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How to Trim Your Dog's Toenails

By: Dr. Dawn Ruben

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When you hear the telltale "click-click-click" as your dog walks across the tile floor, you know it's that time again – time to trim the toenails. Trimming your dog's nails is not just a part of grooming; it's important for your pet's health as well. You should remember that untrimmed nails can cause a variety of problems including broken nails, which are painful and can bleed profusely.

While some dogs don't seem to mind when you're trimming their nails, others just plain don't like it. Make trimming time fun and not a struggle. If your pet is not used to having his nails trimmed, start slowly and work up to it gradually. Following these suggestions for a proper nail trim might help you give your dog a more pleasant pedicure.

  • Start young. The earlier you start clipping your dog's claws, the better used to it he will be. Frequent trims when your dog is young will help diminish any fear. Have your veterinarian show you how to do it the first time.

  • Learn the anatomy. Within the center of each toenail is the blood and nerve supply for the nail called the quick. In clear white nails you can see the quick, a pinkish area in the middle of the nail. Unfortunately, the common black nails do not allow an easy view. Cutting into the quick will result in pain and bleeding. You cannot see the quick on dark colored nails, making them more difficult to trim without cutting into the quick. Cut dark colored nails in several small cuts to reduce the chance of cutting into the quick.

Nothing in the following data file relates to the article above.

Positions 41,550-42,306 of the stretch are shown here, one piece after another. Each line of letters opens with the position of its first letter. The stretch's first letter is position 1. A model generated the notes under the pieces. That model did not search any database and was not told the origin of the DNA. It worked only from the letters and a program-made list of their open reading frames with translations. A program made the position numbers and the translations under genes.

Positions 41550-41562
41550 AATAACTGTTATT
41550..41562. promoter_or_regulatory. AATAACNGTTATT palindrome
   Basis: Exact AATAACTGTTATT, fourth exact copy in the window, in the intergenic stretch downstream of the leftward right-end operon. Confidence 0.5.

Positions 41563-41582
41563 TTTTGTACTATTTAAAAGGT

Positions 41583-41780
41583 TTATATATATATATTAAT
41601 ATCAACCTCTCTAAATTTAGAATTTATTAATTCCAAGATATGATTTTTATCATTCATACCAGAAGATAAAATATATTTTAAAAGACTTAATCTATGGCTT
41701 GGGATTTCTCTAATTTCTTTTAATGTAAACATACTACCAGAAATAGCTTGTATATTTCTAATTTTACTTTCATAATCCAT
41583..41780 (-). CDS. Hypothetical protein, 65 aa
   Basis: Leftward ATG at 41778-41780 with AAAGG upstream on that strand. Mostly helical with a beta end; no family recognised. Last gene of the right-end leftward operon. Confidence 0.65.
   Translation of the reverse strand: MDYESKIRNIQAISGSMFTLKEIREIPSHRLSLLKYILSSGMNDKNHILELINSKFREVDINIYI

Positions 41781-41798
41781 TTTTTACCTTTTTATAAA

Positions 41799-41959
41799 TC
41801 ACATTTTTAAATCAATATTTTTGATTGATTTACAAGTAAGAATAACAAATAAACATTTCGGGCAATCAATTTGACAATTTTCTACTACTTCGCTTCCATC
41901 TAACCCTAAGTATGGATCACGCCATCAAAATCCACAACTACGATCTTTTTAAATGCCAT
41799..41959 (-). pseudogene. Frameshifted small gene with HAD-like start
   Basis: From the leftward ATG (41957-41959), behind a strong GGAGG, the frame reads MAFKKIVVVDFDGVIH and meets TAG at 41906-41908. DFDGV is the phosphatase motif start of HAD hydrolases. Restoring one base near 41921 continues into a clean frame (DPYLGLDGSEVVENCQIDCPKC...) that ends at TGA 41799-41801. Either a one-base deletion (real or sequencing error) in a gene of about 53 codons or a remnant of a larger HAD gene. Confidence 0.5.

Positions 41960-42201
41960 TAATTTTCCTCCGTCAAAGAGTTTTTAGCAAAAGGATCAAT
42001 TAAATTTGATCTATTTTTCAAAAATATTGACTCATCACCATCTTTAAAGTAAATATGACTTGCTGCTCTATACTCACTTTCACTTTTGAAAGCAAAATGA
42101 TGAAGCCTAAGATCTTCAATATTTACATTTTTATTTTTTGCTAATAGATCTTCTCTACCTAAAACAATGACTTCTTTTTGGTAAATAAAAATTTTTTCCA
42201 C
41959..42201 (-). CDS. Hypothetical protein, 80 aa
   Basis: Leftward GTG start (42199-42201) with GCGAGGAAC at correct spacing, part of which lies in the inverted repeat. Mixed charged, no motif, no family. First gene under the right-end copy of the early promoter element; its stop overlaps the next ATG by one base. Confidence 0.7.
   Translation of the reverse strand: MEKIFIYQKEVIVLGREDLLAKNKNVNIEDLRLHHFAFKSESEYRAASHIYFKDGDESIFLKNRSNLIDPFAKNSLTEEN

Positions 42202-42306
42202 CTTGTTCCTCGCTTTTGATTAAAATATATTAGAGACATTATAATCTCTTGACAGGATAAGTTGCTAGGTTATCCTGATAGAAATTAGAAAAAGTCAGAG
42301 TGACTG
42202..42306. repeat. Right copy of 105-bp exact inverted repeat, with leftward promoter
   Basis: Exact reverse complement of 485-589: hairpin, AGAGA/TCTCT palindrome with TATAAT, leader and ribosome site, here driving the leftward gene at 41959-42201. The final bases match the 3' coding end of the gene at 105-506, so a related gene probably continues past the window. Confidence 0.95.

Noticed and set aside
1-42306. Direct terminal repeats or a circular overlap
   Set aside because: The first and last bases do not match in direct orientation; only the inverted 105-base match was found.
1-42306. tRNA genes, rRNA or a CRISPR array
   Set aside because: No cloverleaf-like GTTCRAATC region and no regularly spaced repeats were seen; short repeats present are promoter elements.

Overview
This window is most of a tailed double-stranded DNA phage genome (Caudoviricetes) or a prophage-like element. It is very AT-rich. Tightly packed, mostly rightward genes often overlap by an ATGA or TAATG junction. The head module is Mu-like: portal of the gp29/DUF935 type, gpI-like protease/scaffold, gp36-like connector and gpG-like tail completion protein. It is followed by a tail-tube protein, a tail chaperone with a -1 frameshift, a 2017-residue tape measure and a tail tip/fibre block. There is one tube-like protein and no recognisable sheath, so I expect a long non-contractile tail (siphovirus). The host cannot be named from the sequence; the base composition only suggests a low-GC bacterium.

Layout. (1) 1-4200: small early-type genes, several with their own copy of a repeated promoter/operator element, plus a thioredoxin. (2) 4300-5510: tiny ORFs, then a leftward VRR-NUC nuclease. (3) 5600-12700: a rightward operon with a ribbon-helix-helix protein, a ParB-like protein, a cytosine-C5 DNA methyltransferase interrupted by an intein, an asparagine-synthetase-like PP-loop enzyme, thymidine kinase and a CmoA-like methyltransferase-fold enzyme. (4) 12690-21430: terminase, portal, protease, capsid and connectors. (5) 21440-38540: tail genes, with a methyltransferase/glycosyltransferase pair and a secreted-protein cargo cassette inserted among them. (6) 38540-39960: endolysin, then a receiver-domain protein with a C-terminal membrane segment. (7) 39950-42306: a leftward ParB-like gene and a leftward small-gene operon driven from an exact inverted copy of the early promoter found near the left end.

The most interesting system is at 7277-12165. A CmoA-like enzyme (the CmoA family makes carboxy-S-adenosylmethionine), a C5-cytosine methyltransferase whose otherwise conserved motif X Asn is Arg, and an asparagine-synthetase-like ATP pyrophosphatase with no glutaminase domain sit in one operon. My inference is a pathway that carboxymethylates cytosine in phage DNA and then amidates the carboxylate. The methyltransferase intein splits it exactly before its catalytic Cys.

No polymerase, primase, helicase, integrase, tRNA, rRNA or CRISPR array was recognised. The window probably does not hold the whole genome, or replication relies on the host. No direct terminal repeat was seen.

• Use the proper instruments – be sure to use only nail trimmers that are designed for dogs. There are a variety of nail trimmers available at pet stores or your veterinarian's office.

    A Clip or An Overhaul

    Before you start clipping, determine how much needs to be trimmed. The basic rule of thumb is that the nail, which curls downward, should be even with the paw pad. Whatever hangs over must be clipped.

    Procedure

  • Some dogs will happily sit in your lap or on a table while you trim their nails but many require some form of restraint. You may want to sit on the floor with your pet, hold your pet in your lap, or have someone hold your pet on a table. If your dog has light colored nails, eyeball the quick and aim a few millimeters away from it. If you cut into the quick, referred to as "quicking," it will hurt your dog and the nail will bleed.

  • Using a nail trimmer for pets, cut the nail below the quick on a 45-degree angle, with the cutting end of the nail clipper toward the end of the nail. In dogs with dark nails, make several small nips with the clippers instead of one larger one. Trim very thin slices off the end of the nail until you see a black dot appear towards the center when you look at it head on. This is the start of the quick that you want to avoid. The good news is that the more diligent you are about trimming, the more the quick will regress into the nail, allowing you to cut shorter each time. Trim nails so that when the animal steps down, nails do not touch the floor.

    How to Trim Your Dog's Nails

    Click on the video below to see the demonstration on how to Trim a Dog's nails.




  • Another option to a traditional nail trimmer is the new "nail grinder" or rotary tool. This device is basically like a dremeltool that grinds your dogs nail to its desired length. It is easy and fast. The amount you take off the nail is similar to the above.
    When using the nail grinder – make sure you introduce it to your dog slowly. Pet him with it and let him get used to it. Then turn it on and give him a massage with it. Introduce it slowly and when he does well – give him positive reinforcement or a treat.

  • Although you will take great care not to hurt your pet, sometimes accidents happen and you will cut into the quick. Have silver nitrate products on hand – you can get them at your veterinarian's office or pet store. You can also use flour or cornstarch to stop the bleeding. If that doesn't work, apply a light bandage for about 15 minutes. If the bleeding continues, call your veterinarian.


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